I'm Going to Buy 1 of These 3 Hated Stocks

If you want to know how to build wealth -- true wealth that will allow you to lead the type of life you want and ensure your financial freedom for years to come -- the solution is so simple it's mind-boggling: pay off your high-interest debts, build up an emergency fund, live below your means, save and invest regularly.

The last step -- saving and investing regularly -- is where I come in. I've already set up my ideal retirement and growth portfolio for others to follow, but that's for when you're investing a lump sum. In order to help out those that are socking away a little bit each month, I've also started publicly calling out what I'll be investing my Roth IRA money into.

So far, that portfolio has been doing quite well, yielding a return of 18.65% -- which is trouncing the market by about 7 percentage points. This month, I'm shifting my focus a bit. In an effort to swim against the stream and get some exposure to unloved and underappreciated companies, I'll be investigating three one-star stocks as rated by our CAPS community.

Be forewarned, I'm not suggesting you should bet the house on any one of these three companies. I'm investing just one-twelfth of the allowable Roth contribution in one of these stocks. Today, I'm going to focus on the potential upside for all three companies. On Wednesday, I'll let you know more about the downsides, and which one I'll be putting my money into.

Add these stocks to your free watchlist to get up-to-date coverage on each; and at the end of this article, I'll offer you access to a report detailing the world's next great growth stock.

Pandora (NYS: P)
Without fail, if you walk into my family's home, you'll be hearing music streamed from Internet radio specialist Pandora. Apparently, I'm not unique, either: During the third quarter of 2011, Pandora's 40 million active users streamed 5.5 billion hours of music. The company's Music Genome Project helps to differentiate itself from other players in the space -- most notably, Sirius XM (NAS: SIRI) -- by allowing users to create their own stations to fit their tastes.

And that's not the only front on which Pandora is creeping up on Sirius. Pandora is also making aggressive moves into both the mobile and automobile realms. The company has in place -- or will soon -- arrangements for its products to be offered in cars produced by Ford, Hyundai, Toyota, BMW, Honda, and others. With active users surging almost 38% in the first three quarters of 2011, this company has a lot of momentum at its back.

Dangdang (NYS: DANG)
Without a doubt, my favorite play in the Chinese space is Baidu (NAS: BIDU) , the "Google of China." The company has demonstrated remarkable growth, and is expanding its reach beyond China's borders. Alas, the company isn't a one-star stock, though, so I'm instead opting to check out Dangdang, the "Amazon of China."

The company is really just getting started -- but that doesn't mean people aren't flocking to use its site. During 2011, revenue increased 59%, as the company added roughly 6.6 million new customers to its base. It also saw the need to expand its capacity by building out more fulfillment centers, which are in 10 cities on the mainland.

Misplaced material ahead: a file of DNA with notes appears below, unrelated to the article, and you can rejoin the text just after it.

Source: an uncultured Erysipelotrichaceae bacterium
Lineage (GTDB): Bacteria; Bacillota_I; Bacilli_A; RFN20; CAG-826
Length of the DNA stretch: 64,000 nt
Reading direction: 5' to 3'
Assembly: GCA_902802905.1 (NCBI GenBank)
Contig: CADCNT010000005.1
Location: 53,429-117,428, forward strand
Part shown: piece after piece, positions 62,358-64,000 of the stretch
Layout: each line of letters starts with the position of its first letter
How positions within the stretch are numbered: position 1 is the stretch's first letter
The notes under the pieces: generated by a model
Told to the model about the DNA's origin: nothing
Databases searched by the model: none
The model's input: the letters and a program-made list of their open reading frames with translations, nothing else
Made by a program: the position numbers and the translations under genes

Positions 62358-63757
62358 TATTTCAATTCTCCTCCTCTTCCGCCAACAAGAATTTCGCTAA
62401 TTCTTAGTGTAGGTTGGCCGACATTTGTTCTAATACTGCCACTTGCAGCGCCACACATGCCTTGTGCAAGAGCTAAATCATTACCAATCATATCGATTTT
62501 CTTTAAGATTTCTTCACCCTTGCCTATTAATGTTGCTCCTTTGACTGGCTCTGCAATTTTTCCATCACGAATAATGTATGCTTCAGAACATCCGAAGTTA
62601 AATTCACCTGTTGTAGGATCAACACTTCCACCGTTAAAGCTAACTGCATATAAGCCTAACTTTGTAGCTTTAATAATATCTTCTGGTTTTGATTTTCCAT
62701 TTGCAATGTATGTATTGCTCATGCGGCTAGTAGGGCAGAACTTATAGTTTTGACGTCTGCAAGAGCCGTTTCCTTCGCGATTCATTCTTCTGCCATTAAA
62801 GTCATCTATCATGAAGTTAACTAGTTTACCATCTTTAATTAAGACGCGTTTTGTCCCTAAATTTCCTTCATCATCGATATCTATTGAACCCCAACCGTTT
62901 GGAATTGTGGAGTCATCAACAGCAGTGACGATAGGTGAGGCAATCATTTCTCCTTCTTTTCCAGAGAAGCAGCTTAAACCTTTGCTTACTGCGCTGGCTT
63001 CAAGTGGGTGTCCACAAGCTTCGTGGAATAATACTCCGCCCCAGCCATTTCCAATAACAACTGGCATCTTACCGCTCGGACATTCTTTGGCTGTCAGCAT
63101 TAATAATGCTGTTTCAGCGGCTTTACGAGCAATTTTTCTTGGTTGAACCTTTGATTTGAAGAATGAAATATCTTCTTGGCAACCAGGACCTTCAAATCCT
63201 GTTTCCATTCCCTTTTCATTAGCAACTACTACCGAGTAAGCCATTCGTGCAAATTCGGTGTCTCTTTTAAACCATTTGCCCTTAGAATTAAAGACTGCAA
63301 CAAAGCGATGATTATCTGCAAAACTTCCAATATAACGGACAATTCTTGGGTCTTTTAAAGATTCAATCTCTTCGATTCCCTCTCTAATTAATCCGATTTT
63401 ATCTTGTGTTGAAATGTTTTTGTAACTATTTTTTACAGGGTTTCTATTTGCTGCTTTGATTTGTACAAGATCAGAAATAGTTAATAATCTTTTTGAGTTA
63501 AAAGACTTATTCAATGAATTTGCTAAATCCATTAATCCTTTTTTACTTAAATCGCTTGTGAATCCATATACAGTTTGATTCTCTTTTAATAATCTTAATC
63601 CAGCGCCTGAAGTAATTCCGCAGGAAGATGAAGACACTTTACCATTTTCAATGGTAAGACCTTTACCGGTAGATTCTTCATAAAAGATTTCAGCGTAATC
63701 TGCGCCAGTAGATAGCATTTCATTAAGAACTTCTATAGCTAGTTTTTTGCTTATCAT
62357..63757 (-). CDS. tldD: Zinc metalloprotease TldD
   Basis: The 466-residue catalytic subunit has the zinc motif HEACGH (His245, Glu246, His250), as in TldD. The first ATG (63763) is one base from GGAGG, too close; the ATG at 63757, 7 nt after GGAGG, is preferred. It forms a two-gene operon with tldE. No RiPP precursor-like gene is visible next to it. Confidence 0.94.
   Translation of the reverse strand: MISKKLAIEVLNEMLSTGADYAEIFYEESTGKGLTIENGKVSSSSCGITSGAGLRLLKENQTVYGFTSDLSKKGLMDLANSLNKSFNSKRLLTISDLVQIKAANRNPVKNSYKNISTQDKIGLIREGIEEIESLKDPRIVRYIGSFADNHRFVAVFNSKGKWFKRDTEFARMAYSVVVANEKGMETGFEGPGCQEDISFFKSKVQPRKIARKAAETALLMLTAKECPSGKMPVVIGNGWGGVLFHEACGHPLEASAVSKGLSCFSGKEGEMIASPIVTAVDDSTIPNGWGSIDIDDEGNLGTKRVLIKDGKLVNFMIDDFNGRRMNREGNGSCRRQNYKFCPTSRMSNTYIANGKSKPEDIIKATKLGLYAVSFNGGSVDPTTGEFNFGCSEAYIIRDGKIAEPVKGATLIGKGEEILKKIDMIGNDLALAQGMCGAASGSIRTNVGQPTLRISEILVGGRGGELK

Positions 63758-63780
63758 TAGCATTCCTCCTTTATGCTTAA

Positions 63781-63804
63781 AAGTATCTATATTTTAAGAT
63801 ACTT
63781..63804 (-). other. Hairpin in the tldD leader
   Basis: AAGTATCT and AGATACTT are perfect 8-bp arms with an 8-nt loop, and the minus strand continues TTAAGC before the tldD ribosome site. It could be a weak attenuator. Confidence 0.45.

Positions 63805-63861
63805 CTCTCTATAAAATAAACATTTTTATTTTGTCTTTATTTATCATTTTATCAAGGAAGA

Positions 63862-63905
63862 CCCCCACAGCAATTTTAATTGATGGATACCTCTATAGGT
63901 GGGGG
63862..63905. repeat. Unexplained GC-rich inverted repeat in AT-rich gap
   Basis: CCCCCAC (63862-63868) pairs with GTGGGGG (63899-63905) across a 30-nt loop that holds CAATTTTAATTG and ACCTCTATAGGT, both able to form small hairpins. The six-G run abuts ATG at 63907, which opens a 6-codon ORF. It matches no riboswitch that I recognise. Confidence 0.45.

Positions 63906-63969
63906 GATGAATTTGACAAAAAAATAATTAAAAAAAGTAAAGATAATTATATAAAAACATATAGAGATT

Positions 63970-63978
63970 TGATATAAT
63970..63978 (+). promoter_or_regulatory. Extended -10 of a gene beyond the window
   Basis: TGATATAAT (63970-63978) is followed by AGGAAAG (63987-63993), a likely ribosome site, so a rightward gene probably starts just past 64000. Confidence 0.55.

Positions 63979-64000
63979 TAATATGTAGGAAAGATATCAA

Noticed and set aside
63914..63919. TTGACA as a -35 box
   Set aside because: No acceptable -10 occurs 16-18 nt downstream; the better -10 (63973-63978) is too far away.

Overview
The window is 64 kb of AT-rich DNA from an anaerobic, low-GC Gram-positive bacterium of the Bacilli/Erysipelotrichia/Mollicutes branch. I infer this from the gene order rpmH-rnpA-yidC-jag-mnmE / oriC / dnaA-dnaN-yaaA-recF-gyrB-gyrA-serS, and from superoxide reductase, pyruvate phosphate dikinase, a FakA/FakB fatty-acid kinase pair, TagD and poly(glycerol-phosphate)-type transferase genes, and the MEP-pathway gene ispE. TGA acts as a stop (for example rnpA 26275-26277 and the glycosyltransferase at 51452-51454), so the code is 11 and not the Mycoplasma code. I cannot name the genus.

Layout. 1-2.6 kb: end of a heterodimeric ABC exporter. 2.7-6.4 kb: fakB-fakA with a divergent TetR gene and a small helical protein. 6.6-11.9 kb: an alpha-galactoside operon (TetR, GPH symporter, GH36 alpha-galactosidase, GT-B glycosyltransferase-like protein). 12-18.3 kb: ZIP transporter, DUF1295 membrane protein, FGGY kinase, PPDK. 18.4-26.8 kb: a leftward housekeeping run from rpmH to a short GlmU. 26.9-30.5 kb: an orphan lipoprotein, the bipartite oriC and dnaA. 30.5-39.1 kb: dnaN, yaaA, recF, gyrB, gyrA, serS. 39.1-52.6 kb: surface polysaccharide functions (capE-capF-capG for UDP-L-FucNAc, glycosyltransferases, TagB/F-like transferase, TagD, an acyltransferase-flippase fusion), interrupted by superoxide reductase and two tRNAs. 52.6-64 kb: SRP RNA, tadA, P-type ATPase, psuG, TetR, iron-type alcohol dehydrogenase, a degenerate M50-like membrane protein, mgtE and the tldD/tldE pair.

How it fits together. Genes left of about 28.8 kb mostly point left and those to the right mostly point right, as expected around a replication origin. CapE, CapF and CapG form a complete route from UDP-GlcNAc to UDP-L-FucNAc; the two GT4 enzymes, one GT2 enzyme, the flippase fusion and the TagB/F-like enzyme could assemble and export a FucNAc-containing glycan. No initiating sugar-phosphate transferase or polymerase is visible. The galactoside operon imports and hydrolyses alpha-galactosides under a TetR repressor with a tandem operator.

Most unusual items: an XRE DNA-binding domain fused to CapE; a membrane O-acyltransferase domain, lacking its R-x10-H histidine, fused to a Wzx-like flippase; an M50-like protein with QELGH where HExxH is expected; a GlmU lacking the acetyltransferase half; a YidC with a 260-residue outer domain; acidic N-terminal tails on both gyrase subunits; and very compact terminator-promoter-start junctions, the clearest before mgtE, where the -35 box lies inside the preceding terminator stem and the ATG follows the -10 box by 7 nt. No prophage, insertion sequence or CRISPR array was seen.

What's truly staggering about Dangdang's potential is this -- it added only 6.6 million customers last year. With China's population of 1 billion people, the runway for growth is very long. If Dangdang's able to copy what Amazon has done in the United States -- much like what Baidu did with Google -- the sky could be the limit.

LinkedIn (NYS: LNKD)
Finally, we've got what's commonly referred to as the "Facebook of the business world." Make no mistake about it, though, LinkedIn is going places where Facebook will struggle to follow. The company sports 150 million members, and in the fourth quarter of 2011, the company saw its revenue skyrocket by 105%. It represented the sixth consecutive quarter with year-over-year growth above 100%, a mind-boggling stat.

With three solid lines of revenue -- hiring solutions, market solutions, and premium subscriptions -- a new Talent Pipeline product on the way, and tons of room for growth abroad, LinkedIn may very well be the one-stop-shop for job searchers 10 years from now.

Our next great growth stock
If you're familiar with different Fool styles of investing, you may note that my three picks have a very Rule Breakers feel to them. That's because I'm a big fan of co-founding Fool David Gardner's style of investing.

His team has just come out with a new special free report about the next rule-breaking multibagger. To get the name of the ticker and the details about this revolutionary company, get your copy of the report today, absolutely free!

At the time thisarticle was published Fool contributor Brian Stoffel owns shares of Google, Amazon, and Baidu. You can follow him on Twitter at @TMFStoffel.The Motley Fool owns shares of Google, LinkedIn, Amazon.com, and Ford. Motley Fool newsletter services have recommended buying shares of Google, LinkedIn, Baidu, Ford, and Amazon.com, as well as creating a synthetic long position in Ford. Try any of our Foolish newsletter services free for 30 days. We Fools may not all hold the same opinions, but we all believe that considering a diverse range of insights makes us better investors. The Motley Fool has a disclosure policy.

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